As mentioned in yesterday’s report, the relative strength in the small-cap Russell 2000 ETF ($IWM) is impressive, as it has already established a new closing high for the year, while the S&P 500 and NASDAQ Composite struggle to reclaim the 50-day MA. A short-term pullback to or near the rising 10-week MA would present us with a low risk entry point, around the $98.50 – $99 level.
e positive element of recent market action has been the relative strength in small-cap stocks. Unlike the rest of the main stock market indexes, each of which are still trading well below resistance of their May 2013 highs, the small-cap Russell 2000 index has already rallied back to test its recent highs. The index also set a fresh ALL-TIME closing high last Friday. This is shown on the daily chart of iShares Russell 2000 index ETF ($IWM) below
In the July 2 issue of The Wagner Daily, we pointed out the relative strength and bullish chart pattern of First Trust DJ Internet Index ($FDN). To refresh your mind, below are the annotated daily and weekly charts we showed you at that time:
Stocks sold off into the close once again, with the S&P 500 stalling at the 50-day MA for the third time in four sessions. Total volume picked up, but losses were limited to to less than -0.1% on the S&P 500 and NASDAQ, so it was not a clear cut distribution day (but an ugly day nonetheless). After multiple days of stalling action in the major averages, we expect some sort of pullback to develop by next week. Because leadership stocks have held up, we believe that any pullback will be short lived. However, if leading stocks begin to crack with the market, then we will begin to test the waters on the sort side. Multiple days of stalling action at resistance does not look good
The S&P 500 ETF ($SPY) failed to overtake the $161.50 – $162 level for the third day in a row on Monday. For the past two sessions, it has given back all or most of the morning gains into the close, which is clear stalling action. So far, the only index to reclaim the 50-day MA with authority is the small cap Russell 2000.
Several weeks ago, we pointed out the potential trend reversal that was shaping up in US Crude Oil Fund ($USO), an ETF that tracks the price of crude oil futures. At the time, the trade failed to trigger for buy entry, but it has held up well since then. As mentioned above, a commodity ETF like $USO is not directly affected by the day-to-day volatility of the broad market. Take a look at the weekly chart pattern of $USO.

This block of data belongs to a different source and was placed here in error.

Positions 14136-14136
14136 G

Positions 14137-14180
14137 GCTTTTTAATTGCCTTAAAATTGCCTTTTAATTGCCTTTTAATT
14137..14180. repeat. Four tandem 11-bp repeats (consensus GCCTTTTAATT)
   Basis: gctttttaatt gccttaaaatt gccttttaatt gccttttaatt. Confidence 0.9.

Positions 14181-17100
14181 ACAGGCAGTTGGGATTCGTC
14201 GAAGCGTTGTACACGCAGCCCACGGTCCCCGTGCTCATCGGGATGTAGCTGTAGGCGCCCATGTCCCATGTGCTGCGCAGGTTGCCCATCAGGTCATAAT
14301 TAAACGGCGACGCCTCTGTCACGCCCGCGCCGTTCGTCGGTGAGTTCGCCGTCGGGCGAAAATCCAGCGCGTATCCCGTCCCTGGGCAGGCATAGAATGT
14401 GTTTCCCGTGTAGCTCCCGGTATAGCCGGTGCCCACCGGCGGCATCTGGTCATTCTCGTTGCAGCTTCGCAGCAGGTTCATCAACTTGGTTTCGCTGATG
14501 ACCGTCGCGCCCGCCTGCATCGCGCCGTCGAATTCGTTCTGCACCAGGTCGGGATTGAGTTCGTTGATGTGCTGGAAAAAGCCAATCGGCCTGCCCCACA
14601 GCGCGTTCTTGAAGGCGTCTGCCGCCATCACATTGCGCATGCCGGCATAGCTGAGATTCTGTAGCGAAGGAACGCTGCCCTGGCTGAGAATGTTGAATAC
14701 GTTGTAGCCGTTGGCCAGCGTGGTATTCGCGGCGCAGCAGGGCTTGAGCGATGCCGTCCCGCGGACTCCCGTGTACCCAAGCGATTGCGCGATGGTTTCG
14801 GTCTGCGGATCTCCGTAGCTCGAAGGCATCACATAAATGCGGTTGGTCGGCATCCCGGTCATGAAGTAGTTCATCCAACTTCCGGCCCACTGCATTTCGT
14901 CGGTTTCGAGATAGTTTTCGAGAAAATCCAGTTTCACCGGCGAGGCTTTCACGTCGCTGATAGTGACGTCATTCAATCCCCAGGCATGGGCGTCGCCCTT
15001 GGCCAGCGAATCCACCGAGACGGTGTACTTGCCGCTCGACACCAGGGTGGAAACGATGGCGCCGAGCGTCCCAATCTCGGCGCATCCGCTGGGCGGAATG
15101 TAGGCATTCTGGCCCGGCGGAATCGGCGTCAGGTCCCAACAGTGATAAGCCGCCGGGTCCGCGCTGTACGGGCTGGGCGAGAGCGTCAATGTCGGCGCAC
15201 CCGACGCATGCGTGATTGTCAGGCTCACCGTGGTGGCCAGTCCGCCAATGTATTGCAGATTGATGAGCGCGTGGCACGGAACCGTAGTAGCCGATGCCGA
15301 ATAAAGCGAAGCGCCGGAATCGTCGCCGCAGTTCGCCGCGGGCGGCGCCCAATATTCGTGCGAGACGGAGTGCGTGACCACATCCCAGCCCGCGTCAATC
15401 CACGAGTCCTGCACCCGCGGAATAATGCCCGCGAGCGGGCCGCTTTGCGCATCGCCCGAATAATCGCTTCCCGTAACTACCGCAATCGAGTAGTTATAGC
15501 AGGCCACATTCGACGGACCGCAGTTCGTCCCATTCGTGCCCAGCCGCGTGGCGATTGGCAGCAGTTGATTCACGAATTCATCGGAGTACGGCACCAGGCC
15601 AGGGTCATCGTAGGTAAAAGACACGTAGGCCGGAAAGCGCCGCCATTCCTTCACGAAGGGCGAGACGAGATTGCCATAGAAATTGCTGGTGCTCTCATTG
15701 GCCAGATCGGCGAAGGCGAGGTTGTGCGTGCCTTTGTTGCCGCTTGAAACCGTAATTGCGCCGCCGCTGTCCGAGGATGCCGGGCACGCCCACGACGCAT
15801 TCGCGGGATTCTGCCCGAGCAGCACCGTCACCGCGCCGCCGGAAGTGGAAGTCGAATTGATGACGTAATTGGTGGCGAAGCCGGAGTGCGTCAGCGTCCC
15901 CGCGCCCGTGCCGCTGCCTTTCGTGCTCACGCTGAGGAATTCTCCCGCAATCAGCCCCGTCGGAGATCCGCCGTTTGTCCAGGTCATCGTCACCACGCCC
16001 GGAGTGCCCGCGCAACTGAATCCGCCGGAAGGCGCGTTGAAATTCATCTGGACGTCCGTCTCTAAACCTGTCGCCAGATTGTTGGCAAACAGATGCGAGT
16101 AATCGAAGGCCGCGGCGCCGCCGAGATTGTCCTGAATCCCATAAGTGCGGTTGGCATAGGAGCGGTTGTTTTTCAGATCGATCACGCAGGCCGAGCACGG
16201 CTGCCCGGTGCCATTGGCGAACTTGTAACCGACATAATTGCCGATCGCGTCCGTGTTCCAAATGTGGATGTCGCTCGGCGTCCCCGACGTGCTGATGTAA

Although stocks managed their third straight round of gains yesterday, it is risky and probably a bit too early to establish new long positions right now. This is because several of the major indices are now running into new overhead resistance of their 20 and 50-day moving averages (remember that a prior level of support technically becomes the new level of resistance after the support is broken). One such example can be seen in the ETF proxy for the benchmark S&P 500 Index ($SPY):
Note the relative strength line on the daily chart of $KBE below. The black line at the bottom of the chart measures the daily strength of $KBE vs $SPY. When the line is going up, $KBE is outperforming $SPY (when the line is going down, $SPY is outperforming $KBE). Notice how the relative strength line has broken out to new highs ahead of the price action, which is still trading in a tight range. This is bullish divergence, which suggests that if/when market conditions improve, then $KBE could be one of the first ETFs to breakout ahead of the market.
After a strong thrust up in April and May, the Claymore/MAC Global Solar Index ($TAN) has pulled back on light volume to the 10-week moving average. The first pullback to the rising 10-week MA (almost the same as the 50-day MA on the daily chart) is often a low risk entry point in a strong uptrend. Note the light volume last week on the pullback to the 10-week MA on the weekly chart below. A dry up in volume during the base is a good sign, indicating that investors are looking to put their money to work elsewhere.
With all major averages now below the 50-day MA, the timing model is on a clear sell signal. While many IPOs have held up, current market conditions are simply too volatile to produce reliable buy setups. When volatility increases it becomes very hard to control risk due to gaps and wild trading action. As far as the short side is concerned, it is simply too late to locate low risk short entries. Ideally, we’d like to see a decent bounce in the broad based averages to produce low risk short setups. One potential short setup down the road is in the Market Vectors Steel ETF ($SLX), which has broken a clear support level and $40 and could possibly sell off to or near the lows of 2009